Wednesday, September 07, 2011

Rarities #46: The Beatles Apple USB Flash Drive (2009)

The Beatles Apple USB

Lift the apple stalk to reveal the USB stick within. Be careful though, the stalk is really quite fragile.

The precious apple is housed securely in a die-cut foam holder

The box exterior

The bottom of the box shows the contents within

This is what you see when you lift the box lid

On 9 September 2009 (09.09.09), The Beatles re-released their entire catalogue, which had been painstakingly remastered for the first time ever. Their 13 studio albums plus Past Masters I and II (which were combined as one album) were released as individual titles, as well as a series of box sets.

The Stereo Box Set is a 16-disc collection containing the remastered stereo versions of every album. The first four albums were released in stereo for the first time (they were originally recorded in mono). Each disc (except Past Masters) also includes a mini-documentary about the album in Quicktime format. There is a bonus DVD containing all the mini-documentaries compiled together.

The Beatles In Mono box set is a 13-disc collection containing the remastered mono versions of the 10 studio albums. Yellow Submarine, Abbey Road and Let It Be are not included in this set as no true mono mixes of these albums were issued. There is also a new two-disc Mono Masters album compiling mono mixes of singles, B-sides and EP tracks.

And finally, there is the Apple USB flash drive, which is limited to 30,000 units worldwide. It was released on 7 December 2009, and it marked the first time The Beatles catalogue was available in a digital format. That was before The Beatles finally made their catalogue available on iTunes on 16 November 2010.

The 16GB Apple USB contains everything that is included in the Stereo Box Set, and it goes one up by providing the music in two formats - 24 bit FLAC (Free Lossless Audio Codec) and 320 kbps mp3. This means that the music on the USB is superior and higher quality than what is found on the CDs, which is only 16 bit resolution. In other words, the USB Apple contains the highest possible sound quality of any Beatles release. It also contains all the mini-documentary films, original UK album art, rare photos and expanded liner notes.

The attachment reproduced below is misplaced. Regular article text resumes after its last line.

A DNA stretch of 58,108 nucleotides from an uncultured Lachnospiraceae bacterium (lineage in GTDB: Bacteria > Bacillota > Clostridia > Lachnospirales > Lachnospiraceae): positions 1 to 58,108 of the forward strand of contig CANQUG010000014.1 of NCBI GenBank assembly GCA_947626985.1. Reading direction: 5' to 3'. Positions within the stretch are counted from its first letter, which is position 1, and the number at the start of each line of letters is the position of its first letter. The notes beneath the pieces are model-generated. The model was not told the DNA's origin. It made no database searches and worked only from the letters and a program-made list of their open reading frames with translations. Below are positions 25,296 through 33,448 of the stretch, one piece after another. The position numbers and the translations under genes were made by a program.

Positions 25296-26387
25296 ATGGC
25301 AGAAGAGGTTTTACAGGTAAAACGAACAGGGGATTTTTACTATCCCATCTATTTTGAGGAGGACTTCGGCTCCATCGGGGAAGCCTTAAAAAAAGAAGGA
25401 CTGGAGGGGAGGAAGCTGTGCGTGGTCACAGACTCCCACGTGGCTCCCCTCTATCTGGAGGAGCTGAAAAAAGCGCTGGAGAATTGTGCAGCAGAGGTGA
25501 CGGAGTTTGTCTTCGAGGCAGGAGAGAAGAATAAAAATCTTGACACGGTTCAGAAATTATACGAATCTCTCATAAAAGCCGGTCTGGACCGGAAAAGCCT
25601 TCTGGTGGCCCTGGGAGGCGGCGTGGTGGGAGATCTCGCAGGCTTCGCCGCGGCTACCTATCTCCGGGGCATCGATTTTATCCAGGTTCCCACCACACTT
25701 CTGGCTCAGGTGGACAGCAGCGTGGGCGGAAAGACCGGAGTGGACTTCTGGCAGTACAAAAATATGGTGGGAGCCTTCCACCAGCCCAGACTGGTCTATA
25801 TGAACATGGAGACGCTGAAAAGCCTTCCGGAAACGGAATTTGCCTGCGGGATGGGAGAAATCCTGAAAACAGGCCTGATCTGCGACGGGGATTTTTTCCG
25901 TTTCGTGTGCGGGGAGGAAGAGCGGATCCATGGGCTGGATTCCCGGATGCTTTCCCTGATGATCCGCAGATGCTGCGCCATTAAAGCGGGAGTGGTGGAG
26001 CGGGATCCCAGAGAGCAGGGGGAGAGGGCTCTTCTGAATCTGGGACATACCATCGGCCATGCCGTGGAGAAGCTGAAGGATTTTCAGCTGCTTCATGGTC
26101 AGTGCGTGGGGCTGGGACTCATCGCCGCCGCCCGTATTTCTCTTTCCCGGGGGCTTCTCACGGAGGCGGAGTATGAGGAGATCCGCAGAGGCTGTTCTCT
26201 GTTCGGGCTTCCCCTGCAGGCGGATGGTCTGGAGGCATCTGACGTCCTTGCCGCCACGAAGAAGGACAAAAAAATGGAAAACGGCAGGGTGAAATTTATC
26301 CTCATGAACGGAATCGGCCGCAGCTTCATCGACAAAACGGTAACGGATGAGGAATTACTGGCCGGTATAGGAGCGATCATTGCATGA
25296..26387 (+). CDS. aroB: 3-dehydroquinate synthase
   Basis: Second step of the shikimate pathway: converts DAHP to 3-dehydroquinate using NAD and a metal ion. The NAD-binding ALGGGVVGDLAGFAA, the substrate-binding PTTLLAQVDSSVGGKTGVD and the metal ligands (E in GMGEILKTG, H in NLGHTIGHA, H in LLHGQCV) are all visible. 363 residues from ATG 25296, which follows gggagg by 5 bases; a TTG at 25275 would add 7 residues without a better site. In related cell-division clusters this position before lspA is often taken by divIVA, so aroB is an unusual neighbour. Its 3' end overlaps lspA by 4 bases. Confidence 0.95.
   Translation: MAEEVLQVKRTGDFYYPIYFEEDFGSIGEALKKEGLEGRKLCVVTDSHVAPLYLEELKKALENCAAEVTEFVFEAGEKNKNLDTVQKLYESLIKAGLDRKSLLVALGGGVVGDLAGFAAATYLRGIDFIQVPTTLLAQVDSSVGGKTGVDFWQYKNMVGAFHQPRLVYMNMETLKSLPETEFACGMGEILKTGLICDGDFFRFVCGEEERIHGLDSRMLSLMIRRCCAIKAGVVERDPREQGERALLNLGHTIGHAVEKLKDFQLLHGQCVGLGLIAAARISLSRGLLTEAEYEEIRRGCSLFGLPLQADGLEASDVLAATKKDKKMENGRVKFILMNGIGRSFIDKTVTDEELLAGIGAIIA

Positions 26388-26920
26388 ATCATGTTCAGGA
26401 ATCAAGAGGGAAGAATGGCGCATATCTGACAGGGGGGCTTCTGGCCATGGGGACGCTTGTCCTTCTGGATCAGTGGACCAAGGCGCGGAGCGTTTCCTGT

The Apple USB is a really cool package but it's one helluva expensive apple! But considering it's only limited to 30,000 units worldwide, unlike the Stereo and Mono box sets, which are not on a limited run, it's indeed quite rare and value for money. Just be careful when handling the apple stem though, as it's quite fragile and there have been reports of the stems being broken during shipping. There always got to be some bad apples in the bunch...


At 10:26 am, Anonymous Anonymous said...

The delivery format of 24 bits does not mean the sound is better. The limits of the sound is determined by how it was recorded, which certainly does not approach a signal to noise ratio that can be achieved with a 24 bit sample size.

Just as taking a high resolution picture of a lower resolution photo will not make the picture of the photo have high resolution, putting an old analog recording on a 24-bit digital recording will not increase the "resolution" of the recorded sound. The recordings are limited to the S/N achieved by the tape machines used at the time of the original recording.

At 12:54 am, Anonymous Anonymous said...

You are showing your limited format of technologies as there is inherently more audio on the studio tapes than technology allows for on a CD whose design limitation is 16 bit, 24 bit is basically tape machine quality and in the studio world is treated as such in that most things start out as 24 bit. Listening to tracks from this there is a HUGE difference in quality and little details you may not pick up, it's like you're right there in the studio with the guys, but again it seems you're intent to write it off as a gimmick and lost out on this.


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